Effect of stabilization training on multifidus muscle cross-sectional area among young elite cricketers with low back pain

J Orthop Sports Phys Ther. 2008 Mar;38(3):101-8. doi: 10.2519/jospt.2008.2658. Epub 2007 Dec 7.


Study design: A single-blinded, pretreatment-posttreatment assessment.

Objectives: To investigate, using ultrasound imaging, the cross-sectional area (CSA) of the lumbar multifidus muscle at 4 vertebral levels (L2, L3, L4, L5) in elite cricketers with and without low back pain (LBP) and (2) to document the effect of a staged stabilization training program on multifidus muscle CSA.

Background: Despite high fitness levels and often intensive strength training programs, athletes still suffer LBP. The incidence of LBP among Australian cricketers is 8% and as high as 14% among fast bowlers. Previous researchers have found that the multifidus muscle contributes to segmental stability of the lumbopelvic region; however, the CSA of this muscle has not been previously assessed in elite cricketers.

Methods and measures: CSAs of the multifidus muscles were assessed at rest on the left and right sides for 4 vertebral levels at the start and completion of a 13-week cricket training camp. Participants who reported current or previous LBP were placed in a rehabilitation group. The stabilization program involved voluntary contraction of the multifidus, transversus abdominis, and pelvic floor muscles, with real-time feedback from rehabilitative ultrasound imaging (RUSI), progressed from non-weight-bearing to weight-bearing positions and movement training. Pain scores (using a visual analogue scale) were also collected from those with LBP.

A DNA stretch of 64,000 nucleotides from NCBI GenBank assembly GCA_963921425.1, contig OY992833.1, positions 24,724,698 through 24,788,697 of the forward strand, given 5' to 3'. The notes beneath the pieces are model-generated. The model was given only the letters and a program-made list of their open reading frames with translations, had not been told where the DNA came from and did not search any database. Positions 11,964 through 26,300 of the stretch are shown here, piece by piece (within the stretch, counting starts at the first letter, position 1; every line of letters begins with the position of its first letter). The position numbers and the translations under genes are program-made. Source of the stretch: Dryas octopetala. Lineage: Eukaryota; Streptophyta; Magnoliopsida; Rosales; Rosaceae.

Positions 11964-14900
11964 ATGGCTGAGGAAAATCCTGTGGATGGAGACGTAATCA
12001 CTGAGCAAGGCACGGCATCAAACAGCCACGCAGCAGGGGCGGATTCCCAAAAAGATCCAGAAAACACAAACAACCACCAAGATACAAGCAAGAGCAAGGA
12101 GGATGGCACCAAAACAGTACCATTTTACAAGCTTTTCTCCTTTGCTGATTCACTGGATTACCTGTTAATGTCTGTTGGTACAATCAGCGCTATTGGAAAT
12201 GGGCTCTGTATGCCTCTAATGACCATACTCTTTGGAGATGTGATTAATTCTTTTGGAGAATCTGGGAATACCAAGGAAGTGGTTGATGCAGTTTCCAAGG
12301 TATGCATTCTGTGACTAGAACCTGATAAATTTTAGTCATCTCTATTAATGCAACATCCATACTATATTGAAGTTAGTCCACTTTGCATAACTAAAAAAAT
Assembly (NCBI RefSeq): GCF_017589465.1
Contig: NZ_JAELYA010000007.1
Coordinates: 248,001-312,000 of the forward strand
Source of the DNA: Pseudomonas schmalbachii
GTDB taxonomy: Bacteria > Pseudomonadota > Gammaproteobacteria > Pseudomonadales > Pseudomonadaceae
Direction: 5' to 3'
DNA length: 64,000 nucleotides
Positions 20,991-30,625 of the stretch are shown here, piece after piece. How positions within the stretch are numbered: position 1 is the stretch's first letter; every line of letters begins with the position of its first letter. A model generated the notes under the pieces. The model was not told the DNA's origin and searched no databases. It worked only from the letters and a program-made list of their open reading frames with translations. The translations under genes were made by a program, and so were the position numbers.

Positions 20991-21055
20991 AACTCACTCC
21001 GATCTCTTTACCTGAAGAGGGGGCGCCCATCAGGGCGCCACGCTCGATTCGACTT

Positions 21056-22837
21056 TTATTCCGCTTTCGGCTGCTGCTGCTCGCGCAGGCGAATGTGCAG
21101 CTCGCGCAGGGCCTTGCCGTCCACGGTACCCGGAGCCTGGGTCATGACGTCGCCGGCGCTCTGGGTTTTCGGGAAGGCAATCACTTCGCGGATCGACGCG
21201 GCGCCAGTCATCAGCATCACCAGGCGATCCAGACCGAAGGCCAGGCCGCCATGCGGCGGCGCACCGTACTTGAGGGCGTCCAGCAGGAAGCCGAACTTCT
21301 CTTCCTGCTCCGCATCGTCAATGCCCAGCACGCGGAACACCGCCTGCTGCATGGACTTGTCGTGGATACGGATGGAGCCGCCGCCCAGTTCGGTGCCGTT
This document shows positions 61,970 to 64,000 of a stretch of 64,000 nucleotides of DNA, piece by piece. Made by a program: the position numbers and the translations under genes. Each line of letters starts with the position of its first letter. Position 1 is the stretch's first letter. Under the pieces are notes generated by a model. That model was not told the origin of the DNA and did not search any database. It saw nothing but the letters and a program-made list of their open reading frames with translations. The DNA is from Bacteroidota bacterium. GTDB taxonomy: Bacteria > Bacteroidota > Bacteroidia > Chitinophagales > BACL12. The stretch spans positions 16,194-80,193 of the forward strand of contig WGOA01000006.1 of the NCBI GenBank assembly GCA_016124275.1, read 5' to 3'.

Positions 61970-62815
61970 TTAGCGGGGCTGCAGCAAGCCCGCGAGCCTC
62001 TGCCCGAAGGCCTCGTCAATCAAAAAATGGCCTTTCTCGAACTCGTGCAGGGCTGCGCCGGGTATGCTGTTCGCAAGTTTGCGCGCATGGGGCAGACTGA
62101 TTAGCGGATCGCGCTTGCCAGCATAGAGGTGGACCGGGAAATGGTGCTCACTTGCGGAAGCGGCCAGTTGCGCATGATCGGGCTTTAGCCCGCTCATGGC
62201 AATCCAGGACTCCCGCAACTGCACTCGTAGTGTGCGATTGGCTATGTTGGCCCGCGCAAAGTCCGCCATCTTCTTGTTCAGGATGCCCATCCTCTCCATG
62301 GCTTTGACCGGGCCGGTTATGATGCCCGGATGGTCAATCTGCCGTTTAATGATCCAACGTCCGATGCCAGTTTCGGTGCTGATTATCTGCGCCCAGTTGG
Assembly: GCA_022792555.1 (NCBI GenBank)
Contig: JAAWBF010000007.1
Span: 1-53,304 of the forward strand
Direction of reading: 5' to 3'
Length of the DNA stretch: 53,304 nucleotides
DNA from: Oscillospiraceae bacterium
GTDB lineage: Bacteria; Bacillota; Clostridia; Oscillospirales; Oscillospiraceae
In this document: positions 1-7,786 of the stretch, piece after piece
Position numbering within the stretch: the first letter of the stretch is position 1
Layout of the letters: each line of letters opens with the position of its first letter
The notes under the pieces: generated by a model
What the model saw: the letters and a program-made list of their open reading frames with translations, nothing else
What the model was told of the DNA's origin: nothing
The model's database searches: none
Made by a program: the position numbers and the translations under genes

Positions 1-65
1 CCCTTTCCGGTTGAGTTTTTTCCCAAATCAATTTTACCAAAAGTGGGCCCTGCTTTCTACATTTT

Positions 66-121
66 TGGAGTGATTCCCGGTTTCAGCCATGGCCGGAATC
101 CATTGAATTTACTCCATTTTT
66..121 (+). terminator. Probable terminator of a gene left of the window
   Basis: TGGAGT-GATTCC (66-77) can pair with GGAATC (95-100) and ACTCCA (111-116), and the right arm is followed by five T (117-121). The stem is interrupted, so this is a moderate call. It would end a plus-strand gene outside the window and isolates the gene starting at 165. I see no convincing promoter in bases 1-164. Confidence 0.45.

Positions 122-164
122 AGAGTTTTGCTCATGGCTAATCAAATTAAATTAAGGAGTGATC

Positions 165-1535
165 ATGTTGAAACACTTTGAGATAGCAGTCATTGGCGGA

Results: The CSAs of the multifidus muscles at the L5 vertebral level increased for the 7 cricketers with LBP who received the stabilization training, compared with the 14 cricketers without LBP who did not receive rehabilitation (P = .004). In addition, the amount of muscle asymmetry among those with LBP significantly decreased (P = .029) and became comparable to cricketers without LBP. These effects were not evident for the L2, L3, and L4 vertebral levels. There was also a 50% decrease in the mean reported pain level among the cricketers with LBP.

Conclusion: Multifidus muscle atrophy can exist in highly active, elite athletes with LBP. Specific retraining resulted in an improvement in multifidus muscle CSA and this was concomitant with a decrease in pain.

Level of evidence: Therapy, level 2b.

Publication types

  • Research Support, Non-U.S. Gov't

MeSH terms

  • Adult
  • Analysis of Variance
  • Athletic Injuries / diagnostic imaging*
  • Athletic Injuries / epidemiology
  • Athletic Injuries / physiopathology
  • Athletic Injuries / rehabilitation*
  • Australia / epidemiology
  • Case-Control Studies
  • Humans
  • Incidence
  • Low Back Pain / diagnostic imaging*
  • Low Back Pain / epidemiology
  • Low Back Pain / physiopathology
  • Low Back Pain / rehabilitation*
  • Male
  • Muscle, Skeletal / anatomy & histology
  • Muscle, Skeletal / diagnostic imaging*
  • Muscle, Skeletal / physiopathology
  • Muscular Atrophy
  • Pain Measurement
  • Physical Therapy Modalities*
  • Treatment Outcome
  • Ultrasonography